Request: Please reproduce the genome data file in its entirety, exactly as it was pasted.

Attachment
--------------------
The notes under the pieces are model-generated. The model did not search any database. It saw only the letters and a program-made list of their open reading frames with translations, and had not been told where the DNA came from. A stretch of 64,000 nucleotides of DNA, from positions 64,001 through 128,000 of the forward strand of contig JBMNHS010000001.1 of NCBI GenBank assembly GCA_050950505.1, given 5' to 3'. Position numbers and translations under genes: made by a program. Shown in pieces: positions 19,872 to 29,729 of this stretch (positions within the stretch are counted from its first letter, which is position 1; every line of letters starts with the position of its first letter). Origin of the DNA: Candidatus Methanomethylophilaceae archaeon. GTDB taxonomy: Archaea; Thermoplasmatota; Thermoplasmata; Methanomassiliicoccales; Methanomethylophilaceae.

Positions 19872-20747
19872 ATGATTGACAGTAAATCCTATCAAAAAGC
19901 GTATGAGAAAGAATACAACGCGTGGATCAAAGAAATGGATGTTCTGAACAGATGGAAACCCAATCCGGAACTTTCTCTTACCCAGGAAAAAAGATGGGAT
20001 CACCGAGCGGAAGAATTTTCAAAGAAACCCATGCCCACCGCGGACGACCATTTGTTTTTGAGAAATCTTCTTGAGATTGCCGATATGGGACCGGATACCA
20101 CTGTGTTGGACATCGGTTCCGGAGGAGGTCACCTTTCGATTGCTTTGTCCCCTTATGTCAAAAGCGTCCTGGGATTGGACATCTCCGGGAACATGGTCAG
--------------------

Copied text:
The notes under the pieces are model-generated. The model did not search any database. It saw only the letters and a program-made list of their open reading frames with translations, and had not been told where the DNA came from. A stretch of 64,000 nucleotides of DNA, from positions 64,001 through 128,000 of the forward strand of contig JBMNHS010000001.1 of NCBI GenBank assembly GCA_050950505.1, given 5' to 3'. Position numbers and translations under genes: made by a program. Shown in pieces: positions 19,872 to 29,729 of this stretch (positions within the stretch are counted from its first letter, which is position 1; every line of letters starts with the position of its first letter). Origin of the DNA: Candidatus Methanomethylophilaceae archaeon. GTDB taxonomy: Archaea; Thermoplasmatota; Thermoplasmata; Methanomassiliicoccales; Methanomethylophilaceae.

Positions 19872-20747
19872 ATGATTGACAGTAAATCCTATCAAAAAGC
19901 GTATGAGAAAGAATACAACGCGTGGATCAAAGAAATGGATGTTCTGAACAGATGGAAACCCAATCCGGAACTTTCTCTTACCCAGGAAAAAAGATGGGAT
20001 CACCGAGCGGAAGAATTTTCAAAGAAACCCATGCCCACCGCGGACGACCATTTGTTTTTGAGAAATCTTCTTGAGATTGCCGATATGGGACCGGATACCA
20101 CTGTGTTGGACATCGGTTCCGGAGGAGGTCACCTTTCGATTGCTTTGTCCCCTTATGTCAAAAGCGTCCTGGGATTGGACATCTCCGGGAACATGGTCAG